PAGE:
Mari Mac Innes
If you wish to turn off the music, mute on the video controls of the picture.
Credit to: Hay & Kyle
Located just five minutes drive from the Town centre.
This National Trust Castle looks down over the splendid gardens and is surrounded with acres of open land.
It is accessible by car from the A458 Berriew Road or by foot via the High Street
The Cockpit is just off the High Street in New Street.
Take the road between the Natwest Bank and the One-Stop shop and Post Office, it can then be found in the corner of the small car park on the left.
The Museum beside the canal hosts ever changing themes and displays, and is full of local history.
The Town Hall can be found centrally in the main High Street.
It contains the Court and big reception hall, and the lower floors contain the Indoor Market area which has many stalls and a cafeteria.
Welshpool Market day is on a Monday.
There are miles of canal path to walk along, full of wildlife and with many locks and bridges.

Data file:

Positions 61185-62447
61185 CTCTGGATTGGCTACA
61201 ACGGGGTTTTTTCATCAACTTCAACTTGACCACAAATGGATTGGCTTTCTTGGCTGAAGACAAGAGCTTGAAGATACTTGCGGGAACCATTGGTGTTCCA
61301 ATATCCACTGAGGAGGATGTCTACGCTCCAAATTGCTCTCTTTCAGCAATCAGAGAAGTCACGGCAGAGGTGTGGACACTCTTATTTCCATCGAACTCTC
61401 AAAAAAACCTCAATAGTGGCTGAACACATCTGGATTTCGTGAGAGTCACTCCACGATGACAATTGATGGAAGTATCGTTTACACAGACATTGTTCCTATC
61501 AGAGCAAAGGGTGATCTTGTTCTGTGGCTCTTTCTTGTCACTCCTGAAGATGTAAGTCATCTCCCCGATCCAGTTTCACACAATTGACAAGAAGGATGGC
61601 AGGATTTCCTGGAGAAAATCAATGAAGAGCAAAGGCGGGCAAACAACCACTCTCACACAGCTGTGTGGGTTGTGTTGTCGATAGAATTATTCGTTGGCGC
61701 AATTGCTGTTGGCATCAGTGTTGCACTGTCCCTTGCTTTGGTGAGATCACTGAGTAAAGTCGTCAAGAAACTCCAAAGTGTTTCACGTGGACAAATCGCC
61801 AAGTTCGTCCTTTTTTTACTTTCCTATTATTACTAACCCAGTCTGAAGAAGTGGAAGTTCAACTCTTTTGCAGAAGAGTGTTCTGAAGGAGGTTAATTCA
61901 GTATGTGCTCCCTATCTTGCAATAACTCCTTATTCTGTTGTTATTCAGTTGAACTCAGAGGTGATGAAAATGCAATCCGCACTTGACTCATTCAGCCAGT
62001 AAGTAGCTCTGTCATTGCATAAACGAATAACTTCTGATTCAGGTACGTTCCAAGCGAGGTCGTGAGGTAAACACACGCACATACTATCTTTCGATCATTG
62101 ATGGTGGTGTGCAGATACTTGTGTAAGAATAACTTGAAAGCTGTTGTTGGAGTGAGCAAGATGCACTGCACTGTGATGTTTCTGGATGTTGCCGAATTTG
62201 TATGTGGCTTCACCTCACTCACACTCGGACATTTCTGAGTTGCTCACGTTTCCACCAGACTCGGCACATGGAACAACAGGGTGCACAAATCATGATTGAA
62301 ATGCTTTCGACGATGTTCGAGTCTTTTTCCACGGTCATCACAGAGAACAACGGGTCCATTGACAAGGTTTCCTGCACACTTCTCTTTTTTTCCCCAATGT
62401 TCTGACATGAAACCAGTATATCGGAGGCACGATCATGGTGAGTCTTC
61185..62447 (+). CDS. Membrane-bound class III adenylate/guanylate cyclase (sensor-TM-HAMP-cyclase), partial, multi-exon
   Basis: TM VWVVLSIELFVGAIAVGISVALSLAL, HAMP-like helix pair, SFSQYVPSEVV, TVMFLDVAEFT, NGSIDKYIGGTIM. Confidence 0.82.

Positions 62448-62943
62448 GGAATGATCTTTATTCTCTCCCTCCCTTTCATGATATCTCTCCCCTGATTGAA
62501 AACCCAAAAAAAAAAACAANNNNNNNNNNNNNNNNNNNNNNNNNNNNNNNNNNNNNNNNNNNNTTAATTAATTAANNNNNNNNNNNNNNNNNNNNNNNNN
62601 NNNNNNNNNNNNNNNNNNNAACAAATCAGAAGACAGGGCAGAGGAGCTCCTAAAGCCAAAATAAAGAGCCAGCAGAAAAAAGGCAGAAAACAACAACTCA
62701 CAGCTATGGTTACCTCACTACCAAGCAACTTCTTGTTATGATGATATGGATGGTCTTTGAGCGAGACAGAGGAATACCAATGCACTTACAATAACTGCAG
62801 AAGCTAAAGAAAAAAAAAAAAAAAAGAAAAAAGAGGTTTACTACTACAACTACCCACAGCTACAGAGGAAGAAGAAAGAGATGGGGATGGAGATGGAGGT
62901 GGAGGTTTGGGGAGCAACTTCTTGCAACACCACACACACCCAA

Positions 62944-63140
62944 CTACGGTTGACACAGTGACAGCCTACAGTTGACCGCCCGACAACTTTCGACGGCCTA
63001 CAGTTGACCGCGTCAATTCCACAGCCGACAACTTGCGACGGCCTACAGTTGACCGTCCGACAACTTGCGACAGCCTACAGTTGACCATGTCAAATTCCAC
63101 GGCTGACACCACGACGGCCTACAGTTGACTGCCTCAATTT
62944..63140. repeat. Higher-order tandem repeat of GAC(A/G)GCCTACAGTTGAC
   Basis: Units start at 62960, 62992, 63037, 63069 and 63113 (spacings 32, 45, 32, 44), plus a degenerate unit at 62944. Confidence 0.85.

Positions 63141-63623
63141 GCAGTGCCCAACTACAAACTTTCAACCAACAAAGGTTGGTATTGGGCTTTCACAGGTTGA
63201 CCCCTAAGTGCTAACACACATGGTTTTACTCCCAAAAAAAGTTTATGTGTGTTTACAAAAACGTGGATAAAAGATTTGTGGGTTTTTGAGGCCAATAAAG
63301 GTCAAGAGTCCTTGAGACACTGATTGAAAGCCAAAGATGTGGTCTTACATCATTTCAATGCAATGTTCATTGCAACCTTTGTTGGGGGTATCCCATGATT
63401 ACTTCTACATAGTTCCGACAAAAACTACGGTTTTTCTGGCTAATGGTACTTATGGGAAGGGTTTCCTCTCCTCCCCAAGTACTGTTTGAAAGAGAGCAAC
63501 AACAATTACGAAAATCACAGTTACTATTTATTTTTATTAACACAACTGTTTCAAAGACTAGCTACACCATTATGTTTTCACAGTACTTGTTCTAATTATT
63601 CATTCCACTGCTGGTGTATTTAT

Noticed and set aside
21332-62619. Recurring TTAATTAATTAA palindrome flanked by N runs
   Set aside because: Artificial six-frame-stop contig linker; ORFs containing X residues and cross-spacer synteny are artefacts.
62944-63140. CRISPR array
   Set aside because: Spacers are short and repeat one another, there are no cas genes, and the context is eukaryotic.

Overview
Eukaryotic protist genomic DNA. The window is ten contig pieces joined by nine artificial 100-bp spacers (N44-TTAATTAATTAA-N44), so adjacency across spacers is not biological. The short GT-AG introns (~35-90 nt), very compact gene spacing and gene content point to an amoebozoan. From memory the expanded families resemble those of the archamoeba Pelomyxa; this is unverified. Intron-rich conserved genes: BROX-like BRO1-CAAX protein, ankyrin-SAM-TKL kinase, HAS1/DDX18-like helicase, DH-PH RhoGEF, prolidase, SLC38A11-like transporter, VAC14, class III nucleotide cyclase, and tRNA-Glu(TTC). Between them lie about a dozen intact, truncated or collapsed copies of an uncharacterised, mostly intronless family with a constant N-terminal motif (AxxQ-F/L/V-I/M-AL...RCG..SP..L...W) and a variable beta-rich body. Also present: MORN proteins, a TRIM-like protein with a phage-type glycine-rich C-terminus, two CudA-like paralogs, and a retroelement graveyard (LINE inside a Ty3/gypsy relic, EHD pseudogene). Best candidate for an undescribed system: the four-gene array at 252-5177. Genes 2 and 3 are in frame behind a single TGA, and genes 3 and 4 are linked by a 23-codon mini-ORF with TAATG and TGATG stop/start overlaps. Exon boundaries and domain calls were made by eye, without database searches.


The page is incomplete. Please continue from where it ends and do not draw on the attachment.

There are two specially adapted canal boats for the disabled to safely enjoy trips.
This video created by the Canal & River Trust shows the path of the Montgomery Canal the restored buildings and areas surrounding it along with the restoration work undertaken.
The Welshpool & Llanfair Lihght Railway runs from Welshpool to Llanfair Caereinion. It has a wide selection of rolling stock and runs many 'Specials' throughout the year, including Santa specials and Thomas the Tank weekends.
Founded by the Welsh Saint Cymfelyn, originally built in 1250 but restored in 1871. Has a 1884 'Father Willis' organ.
Completed in 1839 and made from Volcanic Trachyte. It houses Romanesque terracotta font, arches and columns, and a Gray's 1815 organ.